As a fictional antagonist, which would you prefer: space Nazis or space terrorists?

With very few exceptions, some small part of me dies each time popular culture mobilizes Nazis or Nazi-like antagonists. It’s just such lazy writing.

“We need a bad guy, but we don’t want to offend anybody.”

“How about the Nazis? You can always kill them.”

“Epic! Genius! Writing FTW. Hur Hur Hur.”

Ages ago I sat down to write a spec screenplay for a remake of The Last Starfighter, as you do when you’ve just finished university and are working at a call center. I latched on to the little explored religious side of the original film’s Zurian Cult. Eighty pages later I was done the second act, and I had set up Zur as Osama Bin Laden and the Star League as a decadent force of occupation. It was bad. I mean I had a scene with Zur plotting revenge against Rylos from inside a cave on an ice moon. Remember when I said it was bad? It was actually terrible.

In eighty pages I had killed the space opera and turned it into 24.

Why mention this? Simply because as tedious as Nazi-ish foes may be, they aptly furnish non-complex narratives with clear definitions of protagonist and antagonist; the good guys are everything that the bad guys are not, full stop, next question. When we move into the narrative realm of terrorism, we can quickly find ourselves trapped in a quagmire of moral relativism and grey areas. For the story to stay true to itself, action must take a back seat to discussion. Case in point: act three of my Starfighter movie wouldn’t have ended with “Death Blossom” but a philosophical debate between Alex Rogan and the President of the Star League. Blah.

I rolled my eyes when Yamato 2199 doubled down on the idea of Gamilas as Nazis. In the aftermath of the Yamato obliterating Gamilas’ Saturn base with the Wave Motion Gun, we learn that the seemingly non-canonical white skinned Gamilas are in fact “second class” Gamilas, representing the conquered races assimilated into the Great Gamilas Empire. My groans were audible. Here we are nearly seventy years after the end of World War II, and this series is going beyond what the original did in terms of vilifying Germany and, in turn, retconing Japan’s role as a member of the axis.

Then, a thought occurred to me. If the Gamilas weren’t Nazis, if they were just generic bad guys, could we make a case for the Yamato and her crew as terrorists?

This moment is best illustrated during the briefing for the attack on Pluto, Gamilas’ headquarters in the Sol System. Kodai outlines a plan to use the Yamato’s fighter squadrons to hunt down and bomb the hidden Gamilas base. The Yamato would then provide fire support from orbit. Lt. Nanbu, Kodai’s direct subordinate, has a different sort of plan in mind. He wants to take out the base with a single long rage shot from the Wave Motion Gun. Kodai refuses the suggestion on the grounds that it would destroy Pluto as well as the Gamilas base. Nanbu argues that destroying Pluto is a fair price for protecting the Earth and precluding any risk to the Yamato’s fighter group. As is his style, Captain Okita shuts down any further discussion, removing the Wave Motion Gun as an option.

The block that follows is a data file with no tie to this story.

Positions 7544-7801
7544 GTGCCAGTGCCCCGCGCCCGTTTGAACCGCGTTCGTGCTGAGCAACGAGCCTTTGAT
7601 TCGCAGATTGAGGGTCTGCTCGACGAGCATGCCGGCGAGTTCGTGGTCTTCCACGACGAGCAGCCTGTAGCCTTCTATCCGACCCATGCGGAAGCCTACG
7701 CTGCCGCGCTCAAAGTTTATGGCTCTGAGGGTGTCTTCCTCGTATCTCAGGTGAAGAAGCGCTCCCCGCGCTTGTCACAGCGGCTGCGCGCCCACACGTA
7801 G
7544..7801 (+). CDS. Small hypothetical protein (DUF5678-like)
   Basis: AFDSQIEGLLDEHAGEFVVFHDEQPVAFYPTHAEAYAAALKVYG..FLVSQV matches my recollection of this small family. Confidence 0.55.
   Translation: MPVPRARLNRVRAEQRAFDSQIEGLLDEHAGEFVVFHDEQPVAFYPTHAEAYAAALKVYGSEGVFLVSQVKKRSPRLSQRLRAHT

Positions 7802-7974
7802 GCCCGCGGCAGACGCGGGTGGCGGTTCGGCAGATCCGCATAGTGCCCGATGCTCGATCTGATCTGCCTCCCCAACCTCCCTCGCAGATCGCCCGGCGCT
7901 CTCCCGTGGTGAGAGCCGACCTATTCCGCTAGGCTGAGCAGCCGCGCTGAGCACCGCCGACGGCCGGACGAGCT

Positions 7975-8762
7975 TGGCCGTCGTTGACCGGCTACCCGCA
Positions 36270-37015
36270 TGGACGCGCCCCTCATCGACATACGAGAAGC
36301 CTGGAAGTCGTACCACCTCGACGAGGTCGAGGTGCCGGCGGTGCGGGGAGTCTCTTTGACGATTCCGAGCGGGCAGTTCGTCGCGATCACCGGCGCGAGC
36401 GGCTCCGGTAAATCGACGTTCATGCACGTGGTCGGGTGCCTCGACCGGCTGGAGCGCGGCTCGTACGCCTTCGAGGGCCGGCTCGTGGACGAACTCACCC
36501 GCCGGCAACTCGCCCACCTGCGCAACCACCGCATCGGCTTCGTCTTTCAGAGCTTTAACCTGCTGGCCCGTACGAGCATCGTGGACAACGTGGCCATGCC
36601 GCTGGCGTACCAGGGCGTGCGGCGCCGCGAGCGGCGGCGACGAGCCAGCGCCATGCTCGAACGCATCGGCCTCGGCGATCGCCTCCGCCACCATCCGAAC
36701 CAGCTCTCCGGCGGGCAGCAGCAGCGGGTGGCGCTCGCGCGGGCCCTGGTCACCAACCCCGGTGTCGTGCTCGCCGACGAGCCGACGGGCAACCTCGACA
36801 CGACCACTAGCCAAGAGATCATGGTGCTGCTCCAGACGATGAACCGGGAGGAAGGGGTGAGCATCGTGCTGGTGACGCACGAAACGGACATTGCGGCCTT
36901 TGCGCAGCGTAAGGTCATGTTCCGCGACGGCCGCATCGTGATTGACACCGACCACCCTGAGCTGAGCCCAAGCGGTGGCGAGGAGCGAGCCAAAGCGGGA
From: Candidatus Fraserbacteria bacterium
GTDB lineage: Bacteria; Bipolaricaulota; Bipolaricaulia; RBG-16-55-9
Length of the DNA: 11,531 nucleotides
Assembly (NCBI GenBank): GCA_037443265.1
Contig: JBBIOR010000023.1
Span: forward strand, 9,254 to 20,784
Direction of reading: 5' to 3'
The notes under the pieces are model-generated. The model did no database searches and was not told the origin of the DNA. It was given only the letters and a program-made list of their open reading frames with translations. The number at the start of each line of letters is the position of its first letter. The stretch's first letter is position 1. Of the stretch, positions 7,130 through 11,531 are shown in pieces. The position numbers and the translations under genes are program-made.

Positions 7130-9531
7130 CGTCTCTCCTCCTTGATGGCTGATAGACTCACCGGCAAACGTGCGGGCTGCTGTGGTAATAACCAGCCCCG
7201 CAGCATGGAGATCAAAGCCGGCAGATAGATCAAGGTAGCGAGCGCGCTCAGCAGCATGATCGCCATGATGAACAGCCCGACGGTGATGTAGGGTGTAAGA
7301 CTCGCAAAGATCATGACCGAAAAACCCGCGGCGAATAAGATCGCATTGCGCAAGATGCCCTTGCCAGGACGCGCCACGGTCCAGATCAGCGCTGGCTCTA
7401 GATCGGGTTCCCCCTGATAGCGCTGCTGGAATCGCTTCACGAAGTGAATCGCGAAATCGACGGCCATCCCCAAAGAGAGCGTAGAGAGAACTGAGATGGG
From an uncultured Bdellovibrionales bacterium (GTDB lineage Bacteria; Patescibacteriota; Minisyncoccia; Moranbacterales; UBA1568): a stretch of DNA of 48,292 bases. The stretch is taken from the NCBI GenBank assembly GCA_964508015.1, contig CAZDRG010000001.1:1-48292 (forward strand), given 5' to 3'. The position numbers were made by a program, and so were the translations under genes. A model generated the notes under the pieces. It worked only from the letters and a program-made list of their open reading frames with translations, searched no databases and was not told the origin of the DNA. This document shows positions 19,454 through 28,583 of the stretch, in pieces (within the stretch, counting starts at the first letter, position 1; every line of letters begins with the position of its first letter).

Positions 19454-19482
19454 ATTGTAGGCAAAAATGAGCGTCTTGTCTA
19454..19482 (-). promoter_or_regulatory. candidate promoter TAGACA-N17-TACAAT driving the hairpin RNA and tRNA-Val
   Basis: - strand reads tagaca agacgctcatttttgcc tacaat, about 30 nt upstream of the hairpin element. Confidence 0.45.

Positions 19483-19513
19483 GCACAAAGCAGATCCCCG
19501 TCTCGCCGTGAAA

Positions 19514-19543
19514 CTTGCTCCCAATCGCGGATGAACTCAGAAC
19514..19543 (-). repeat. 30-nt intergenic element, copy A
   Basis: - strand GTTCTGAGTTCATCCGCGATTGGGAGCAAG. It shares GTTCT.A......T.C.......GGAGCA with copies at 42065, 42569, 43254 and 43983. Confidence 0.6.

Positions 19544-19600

But what if they did fire the Wave Motion Gun? In a single stroke the Yamato would be rid of the enemy base and the bulk of Gamilas’ fleet stationed in Sol. Why not take advantage of this superior fire power? Keep in mind Gamilas has been using the equivalent of Mass Drivers to turn the Earth into a radioactive ruin, killing countless millions in the process. One Gamilas installation on an otherwise uninhabited planet is certainly a fair military target. Why the hesitation? Perhaps because if the Yamato beat Gamilas at their own game they become a ship of terror rather than a beacon of hope? Certainly in the face of a Nazi-like enemy, there is an ideological onus upon the protagonist to be better than the foe, not simply to best them. Unless we want to get into Yamato 2199 as tale of capital “R” Resistance, then all bets are off, so how about we put a pin in that idea for now.

Returning then to my question from last week: can you take the Space Nazis out of Gamilas and still have Yamato work? After witnessing the Battle of Pluto, I don’t think so. Tired as the trope may be, the righteous motivation of the Yamato would likely erode without Gamilas’ master race ideology. Generic bad guys run the risk of being humanized; therein the Yamato’s mission becomes a constant question of the ends justifying means, even when faced with the near-extinction of all life on Earth.

This dedication to honourable warfare does put the overall Yamato 2199 story in something of an interesting position. The Wave Motion Gun was the original series’ deus ex machina. When Shock Cannons don’t cut it, fire the Wave Motion Gun. When Gamilas throws a thousand ships in the path of the Yamato, fire the Wave Motion Gun. But if a military target on Pluto doesn’t rate the Wave Motion Gun, why should an enemy flotilla?

The question now becomes, how does the Yamato use its weapon of mass destruction while still maintaining the moral high ground over Gamilas? Also, why do all anime nurses have such comically large boobs?

Click here to read my thoughts on the first three episodes of Space Battleship Yamato 2199.